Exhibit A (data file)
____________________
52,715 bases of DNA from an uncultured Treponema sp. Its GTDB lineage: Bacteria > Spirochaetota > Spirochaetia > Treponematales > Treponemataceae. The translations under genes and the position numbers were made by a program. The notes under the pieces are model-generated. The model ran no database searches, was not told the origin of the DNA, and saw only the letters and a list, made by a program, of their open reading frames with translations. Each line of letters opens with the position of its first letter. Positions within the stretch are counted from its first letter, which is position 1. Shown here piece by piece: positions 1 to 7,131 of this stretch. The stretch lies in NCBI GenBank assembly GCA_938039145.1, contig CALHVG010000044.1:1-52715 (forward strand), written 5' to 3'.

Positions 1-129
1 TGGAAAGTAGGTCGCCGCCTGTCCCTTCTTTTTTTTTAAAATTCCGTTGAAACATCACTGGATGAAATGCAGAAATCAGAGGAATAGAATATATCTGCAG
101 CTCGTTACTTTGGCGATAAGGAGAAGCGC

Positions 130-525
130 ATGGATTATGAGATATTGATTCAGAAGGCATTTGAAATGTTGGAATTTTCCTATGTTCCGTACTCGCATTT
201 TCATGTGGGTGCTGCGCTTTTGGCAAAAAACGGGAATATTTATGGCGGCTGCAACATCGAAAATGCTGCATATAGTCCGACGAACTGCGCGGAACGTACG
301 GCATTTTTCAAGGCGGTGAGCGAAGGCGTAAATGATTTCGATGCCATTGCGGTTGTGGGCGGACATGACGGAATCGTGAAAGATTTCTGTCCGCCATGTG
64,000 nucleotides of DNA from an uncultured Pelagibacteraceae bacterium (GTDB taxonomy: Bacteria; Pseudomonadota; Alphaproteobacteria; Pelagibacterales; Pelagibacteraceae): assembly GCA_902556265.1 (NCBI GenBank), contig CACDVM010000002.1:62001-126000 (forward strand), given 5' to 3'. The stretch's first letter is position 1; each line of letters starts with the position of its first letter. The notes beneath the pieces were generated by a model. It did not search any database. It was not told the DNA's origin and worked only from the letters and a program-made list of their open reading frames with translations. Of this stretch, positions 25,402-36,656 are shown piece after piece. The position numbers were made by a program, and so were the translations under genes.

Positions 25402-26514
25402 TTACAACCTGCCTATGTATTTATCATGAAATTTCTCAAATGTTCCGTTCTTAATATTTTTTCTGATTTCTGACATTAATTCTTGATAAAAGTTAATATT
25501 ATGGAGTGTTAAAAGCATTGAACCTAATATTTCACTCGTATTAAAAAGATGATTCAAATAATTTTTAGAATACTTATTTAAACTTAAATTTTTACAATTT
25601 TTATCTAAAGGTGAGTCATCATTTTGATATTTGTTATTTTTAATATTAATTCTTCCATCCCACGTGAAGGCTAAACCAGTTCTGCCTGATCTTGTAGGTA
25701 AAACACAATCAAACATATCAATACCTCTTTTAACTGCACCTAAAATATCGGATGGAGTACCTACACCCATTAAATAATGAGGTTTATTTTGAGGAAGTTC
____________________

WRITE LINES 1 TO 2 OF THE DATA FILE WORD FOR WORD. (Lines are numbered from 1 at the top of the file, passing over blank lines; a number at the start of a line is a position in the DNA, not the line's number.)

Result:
52,715 bases of DNA from an uncultured Treponema sp. Its GTDB lineage: Bacteria > Spirochaetota > Spirochaetia > Treponematales > Treponemataceae. The translations under genes and the position numbers were made by a program. The notes under the pieces are model-generated. The model ran no database searches, was not told the origin of the DNA, and saw only the letters and a list, made by a program, of their open reading frames with translations. Each line of letters opens with the position of its first letter. Positions within the stretch are counted from its first letter, which is position 1. Shown here piece by piece: positions 1 to 7,131 of this stretch. The stretch lies in NCBI GenBank assembly GCA_938039145.1, contig CALHVG010000044.1:1-52715 (forward strand), written 5' to 3'.

Positions 1-129